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UD coach pushes for helmets for ice skaters

NEWARK, DE.--A member of the World Figure Skating Hall of Fame, Ron Ludington, director of the Ice Skating Science Development Center at the University of Delaware, has had some anxious moments in his 39-year career on ice.

All of them pale, however, in contrast to the 10 seconds last Sept. 29 when he watched in horror as one of his rising stars, pairs skater Paul Binnebose, crashed onto the ice in a near fatal fall.

Ludington, who still seems shaken by the accident that left Binnebose with a severe head injury, now says he plans to lobby the International Skating Union (ISU) to make helmets mandatory for all skaters during practice.

He knows it’s not a popular stance.

"I’ve thought about helmets for years and even keep one right here in case anyone wants to wear it, but of course they don’t," Ludington, a former Olympic pairs skating champion, said. "If Paul had been wearing a helmet he might have suffered a concussion or had a bad headache, but he wouldn’t have been injured as seriously.

"The girls–the ones who will fight this the most–need to wear them, too," he said. "They are the ones who get thrown up in the air. Before this I had seen girls injured–four of them in the course of 39 years, all with head injuries, but nothing as serious as this.

"I’d like to be the one who initiates this change. Maybe it’s something I should have done 30 years ago. There’s no doubt that skating is a dangerous sport, but the ISU would have to be the one to enforce a helmet policy. If they don’t require it, no one will wear them."

Speaking of the frustration that comes from a sport that is so closely linked with appearance, he points to a young skater whirling around as she practices at the UD ice arena and says, "Look at that little girl out there with her hair all done up. She’s not going to want to put a helmet on."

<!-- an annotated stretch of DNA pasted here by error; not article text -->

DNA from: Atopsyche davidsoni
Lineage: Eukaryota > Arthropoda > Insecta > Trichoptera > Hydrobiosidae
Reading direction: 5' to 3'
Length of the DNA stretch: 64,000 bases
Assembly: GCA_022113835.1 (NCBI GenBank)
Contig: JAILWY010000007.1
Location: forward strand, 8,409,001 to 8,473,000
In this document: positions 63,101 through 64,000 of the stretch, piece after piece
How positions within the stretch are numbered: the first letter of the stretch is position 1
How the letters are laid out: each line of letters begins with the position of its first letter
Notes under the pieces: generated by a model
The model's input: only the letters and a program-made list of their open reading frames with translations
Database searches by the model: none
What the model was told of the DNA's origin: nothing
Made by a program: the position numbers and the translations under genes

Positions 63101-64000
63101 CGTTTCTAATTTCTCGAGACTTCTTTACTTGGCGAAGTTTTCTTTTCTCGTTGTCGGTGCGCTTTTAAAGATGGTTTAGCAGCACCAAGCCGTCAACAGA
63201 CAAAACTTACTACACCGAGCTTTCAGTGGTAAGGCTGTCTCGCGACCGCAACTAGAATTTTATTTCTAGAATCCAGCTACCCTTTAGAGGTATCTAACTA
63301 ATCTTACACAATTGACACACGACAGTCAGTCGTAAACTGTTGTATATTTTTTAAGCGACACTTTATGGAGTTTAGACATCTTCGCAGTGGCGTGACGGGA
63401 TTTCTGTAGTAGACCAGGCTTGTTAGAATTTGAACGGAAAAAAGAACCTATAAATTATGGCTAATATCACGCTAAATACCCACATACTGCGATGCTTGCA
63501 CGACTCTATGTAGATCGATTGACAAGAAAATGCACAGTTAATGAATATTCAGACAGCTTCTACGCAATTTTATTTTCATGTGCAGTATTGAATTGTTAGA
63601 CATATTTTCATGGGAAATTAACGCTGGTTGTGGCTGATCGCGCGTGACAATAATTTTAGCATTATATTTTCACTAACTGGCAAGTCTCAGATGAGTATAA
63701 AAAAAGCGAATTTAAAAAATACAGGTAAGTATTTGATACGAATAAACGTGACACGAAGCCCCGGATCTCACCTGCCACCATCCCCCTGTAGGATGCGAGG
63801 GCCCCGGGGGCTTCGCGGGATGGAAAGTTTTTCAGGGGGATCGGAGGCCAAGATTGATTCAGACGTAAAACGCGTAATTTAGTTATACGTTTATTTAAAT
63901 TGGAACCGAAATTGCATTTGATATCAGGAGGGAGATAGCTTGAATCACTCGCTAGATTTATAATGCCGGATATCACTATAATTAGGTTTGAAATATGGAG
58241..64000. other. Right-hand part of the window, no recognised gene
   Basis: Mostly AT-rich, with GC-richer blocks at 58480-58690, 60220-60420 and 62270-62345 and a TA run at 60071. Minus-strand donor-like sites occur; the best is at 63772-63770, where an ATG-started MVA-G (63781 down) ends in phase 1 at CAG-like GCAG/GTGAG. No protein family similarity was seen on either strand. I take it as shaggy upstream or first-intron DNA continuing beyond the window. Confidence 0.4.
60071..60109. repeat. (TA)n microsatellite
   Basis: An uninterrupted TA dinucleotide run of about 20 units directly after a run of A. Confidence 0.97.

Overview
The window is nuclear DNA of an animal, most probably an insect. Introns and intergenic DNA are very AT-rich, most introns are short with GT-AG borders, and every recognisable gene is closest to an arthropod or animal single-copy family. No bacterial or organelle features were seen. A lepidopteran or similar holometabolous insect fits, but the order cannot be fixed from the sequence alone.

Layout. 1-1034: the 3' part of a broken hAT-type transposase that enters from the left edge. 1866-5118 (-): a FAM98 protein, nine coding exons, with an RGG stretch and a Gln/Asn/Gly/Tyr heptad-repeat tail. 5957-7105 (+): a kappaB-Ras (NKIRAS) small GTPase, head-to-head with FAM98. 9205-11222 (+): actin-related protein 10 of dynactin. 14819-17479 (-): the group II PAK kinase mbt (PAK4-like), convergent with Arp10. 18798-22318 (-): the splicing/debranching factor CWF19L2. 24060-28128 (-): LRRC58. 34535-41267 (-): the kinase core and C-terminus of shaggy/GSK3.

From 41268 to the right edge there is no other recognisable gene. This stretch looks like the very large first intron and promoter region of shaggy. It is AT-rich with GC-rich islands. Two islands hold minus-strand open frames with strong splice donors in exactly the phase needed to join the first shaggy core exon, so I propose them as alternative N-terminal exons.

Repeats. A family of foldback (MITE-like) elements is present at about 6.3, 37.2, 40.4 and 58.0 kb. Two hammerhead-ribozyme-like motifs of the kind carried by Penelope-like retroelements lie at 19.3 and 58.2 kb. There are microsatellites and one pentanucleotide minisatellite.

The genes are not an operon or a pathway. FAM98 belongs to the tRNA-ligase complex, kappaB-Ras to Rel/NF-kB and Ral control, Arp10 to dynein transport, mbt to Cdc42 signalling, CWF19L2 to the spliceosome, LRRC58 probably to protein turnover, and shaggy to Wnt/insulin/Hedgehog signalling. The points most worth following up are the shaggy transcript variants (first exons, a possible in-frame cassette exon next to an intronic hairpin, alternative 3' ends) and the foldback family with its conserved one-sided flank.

Appearance plays such a role in figure skating that Ludington doubts there could ever be a rule requiring helmets during performance, but having skaters wear them for practice would cut risks significantly, he says.

"The helmets would have to be sharp and nice looking, to get the kids to wear them," he says. "They’d need to be thin, light and hard.

"Skates," he says, "work very well when you’re going frontwards or backwards, but they don’t go sideways. Skaters have to learn how to clear the ice as they move, and if they catch an edge or a rough place, there’s nothing they can do. They’re going to fall."

Skaters are trained how to fall from a young age and are experts at it by the time they reach the elite ranks Binnebose and his partner Laura Handy had attained when they qualified last year as members of the U.S. National Team. Binnebose’s fall resulted from a previous undiagnosed back injury, Ludington said.

"It appears now that Paul’s back was broken some years ago and he never knew it. The way the bone healed itself caused muscle spasms. He’d been complaining prior to the accident, and he fell at one point during a more difficult lift that we had put in the program. Neither he or Laura were hurt in that earlier fall but we decided to take the lift out. We said, ‘we can’t risk it; we’ll put in a simpler lift.’"

Ludington said Binnebose complained most mornings that his back felt stiff, and it became routine for the pair not to attempt any lifts until the afternoons when he felt more limber.
On the day of the accident, Ludington remembers that Binnebose and Handy did one lift and Paul winced.

"I asked him if he was okay, he said yes, and we decided to put the program on and do a run-through. His mother was videotaping it to monitor their progress. Everything was just routine, going like clockwork, when I saw his back swivel to the left. In a tenth of a second, he had fallen and hit his head and was having seizures."

Ludington and several other skaters went immediately to Binnebose’ aid and a UD ambulance and University police responded right away.

"We almost lost him in the ambulance, then he had to have surgery to remove a piece of his skull. He was heavily sedated–in an induced coma--for six weeks.

"His road to recovery will be a long one. He’s lost 40 pounds; his right eye has trouble focusing; and his face is paralyzed on the right side. But, his memory is 100 percent and the doctors think the other things will go away in time. He’s a great kid, he’s strong, he’s stubborn and, because of those traits, it’s likely he’ll be back on the ice again."?

Contact: Beth Thomas, (302) 831-8749, bethomas@udel.edu; or
Feb. 17, 2000

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